Tech trends: Winners and losers as changing attitudes shift policies in North America

2018 was an interesting year for IT in North America, but 2019 could easily trump it.

As I write this, the FAANGs are wobbling. Recent stock market jitters have led to - or been led by - significant fluctuations in the prices of shares in Facebook, Amazon, Apple, Netflix and Google. What once seemed an unstoppable upward trend in stock value has, well, stopped. Paused, anyway. Arguably reversed. Whatever happens next is going to be interesting to watch, just maybe from a safe distance.

This sudden change in the fortunes of the poster-firms for big tech wasn't widely predicted, except perhaps by those who've kept a close eye on recent global monetary policy tightening, itself a delayed legacy of the 2007 financial crash.

This serves to demonstrate the futility of long-term predictions. It's not enough to focus on one area, as shocks can come from almost anywhere. Sure, analysts might point to falling iThing sales or Alphabet/Google's perceived loss of focus, or the effect of cloud-fatigue on Amazon, or Facebook repeatedly showing itself to be a privacy-compromising data-slurper, or Netflix burning through ludicrous amounts of money to win new customers. Such pontifications may or may not be valid, but they're largely irrelevant. When cheap credit dries up, whole economies change direction. That's now happening, and it's anyone's guess for how long.

So anything written about IT trends in 2019 must be taken with a pinch of salt - a large one. The last Trends article I wrote about the US is here. In it were such predictions as the increasing confrontation of corporate culture by those who deem themselves to be unfairly discriminated against. That's certainly come to pass, and the trend continues. Large corporations are treading ever more warily as they struggle to be (or be seen to be) equal and inclusive to everyone they employ or consider employing.

I also suggested that the automation of workplace practices and jobs would continue apace, which has happened and continues to do so. Natural Language Processing has come on in leaps and bounds, in terms of both voice recognition and translation. These are likely to be growth areas in 2019 because they represent two of the most successful facets of AI in everyday use.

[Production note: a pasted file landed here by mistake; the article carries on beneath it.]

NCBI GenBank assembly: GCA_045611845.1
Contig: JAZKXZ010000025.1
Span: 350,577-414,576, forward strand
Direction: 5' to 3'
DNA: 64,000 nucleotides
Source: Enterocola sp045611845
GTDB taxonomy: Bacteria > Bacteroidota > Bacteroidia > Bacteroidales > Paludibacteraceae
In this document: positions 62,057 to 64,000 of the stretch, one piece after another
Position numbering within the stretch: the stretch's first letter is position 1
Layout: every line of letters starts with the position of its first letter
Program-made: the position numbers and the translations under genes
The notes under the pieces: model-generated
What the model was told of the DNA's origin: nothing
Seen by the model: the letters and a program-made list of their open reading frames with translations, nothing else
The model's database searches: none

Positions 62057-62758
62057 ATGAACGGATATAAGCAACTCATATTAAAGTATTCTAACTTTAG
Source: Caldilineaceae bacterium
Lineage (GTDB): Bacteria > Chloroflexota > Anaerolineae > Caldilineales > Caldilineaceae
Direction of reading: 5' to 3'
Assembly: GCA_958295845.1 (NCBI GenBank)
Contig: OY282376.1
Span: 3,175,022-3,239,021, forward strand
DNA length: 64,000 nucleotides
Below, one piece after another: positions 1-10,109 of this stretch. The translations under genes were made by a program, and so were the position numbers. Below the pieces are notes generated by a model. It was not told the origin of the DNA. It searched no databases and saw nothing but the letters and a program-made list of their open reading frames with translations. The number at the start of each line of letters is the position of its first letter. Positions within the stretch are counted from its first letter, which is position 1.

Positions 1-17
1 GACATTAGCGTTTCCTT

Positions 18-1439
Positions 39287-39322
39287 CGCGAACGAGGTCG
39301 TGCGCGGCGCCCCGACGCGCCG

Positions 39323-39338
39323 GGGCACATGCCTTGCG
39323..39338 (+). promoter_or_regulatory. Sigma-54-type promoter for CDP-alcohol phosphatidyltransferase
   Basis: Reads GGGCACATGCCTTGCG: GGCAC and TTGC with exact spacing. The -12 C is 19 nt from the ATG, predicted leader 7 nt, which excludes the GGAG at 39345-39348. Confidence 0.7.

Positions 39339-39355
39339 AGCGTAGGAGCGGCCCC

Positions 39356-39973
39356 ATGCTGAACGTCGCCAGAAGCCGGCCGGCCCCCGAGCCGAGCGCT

Donald Trump continued to up-end US politics in 2018, albeit not precisely in the way his supporters or detractors might have expected. Silicon Valley's general disapproval of Trump is well-known, but the boundaries between personal and corporate politics shifted in 2018, with social media firms 'taking a stand' against those whose views they perceived to be politically unacceptable. In a country with freedom of speech enshrined in fundamental law, this has already caused concern and conflict. Expect more heated debate about the political role of social media platforms in 2019, but probably not much action - at least not yet.

Although not strictly IT-focused, Elon Musk has continued to keep Tesla in the headlines for mostly the wrong reasons. More broadly, self-driving cars look as far away now as they did a year ago, if not more so in some respects due to a handful of high-profile accidents. Expect more of the same in 2019. Whatever the companies involved may say, self-driving car technology isn't ready yet, and won't be until it passes the three hurdles of technological capability, regulatory approval and public acceptance. The third of those hurdles may well be the hardest to clear.

GDPR continues to affect US and Canadian firms, in fact any companies that deal with EU customer data. Some of them still haven't realized it, but the screw is slowly tightening. Faced with a choice between the effort of compliance and giving up a tranche of their revenue from personal profiling, some companies may choose the path of least resistance and simply block their online presence from European access. Unthinkable just a few years ago, such action now comes across as just another aspect of the general trend away from globalization and towards protectionism. There will be winners and losers from this shift in political dogma; for now, it's unclear who they'll be.

Blockchain was a big buzzword in 2018, but was conspicuous by its absence from my predictions last year. With scattered exceptions, it has remained a buzzword rather than a fundamental new business tool. It still has potential but the gloss is fading, in part related to the ongoing decline in cryptocurrency values and real-world usage (not to mention their phenomenal energy requirements). Like any other wonderful new technology, Blockchain isn't the panacea it has been touted as being. Expect it to drift a little further away from prominence in 2019, with fewer blockchain-driven IPOs and even fewer evangelists for its value to business.

I'll round off with quantum computing. As someone with a physics degree, I love the idea of quantum computing. I also love the idea that anyone believes it will have any widespread business utility within the next decade. That particular cat will remain well and truly dead in 2019.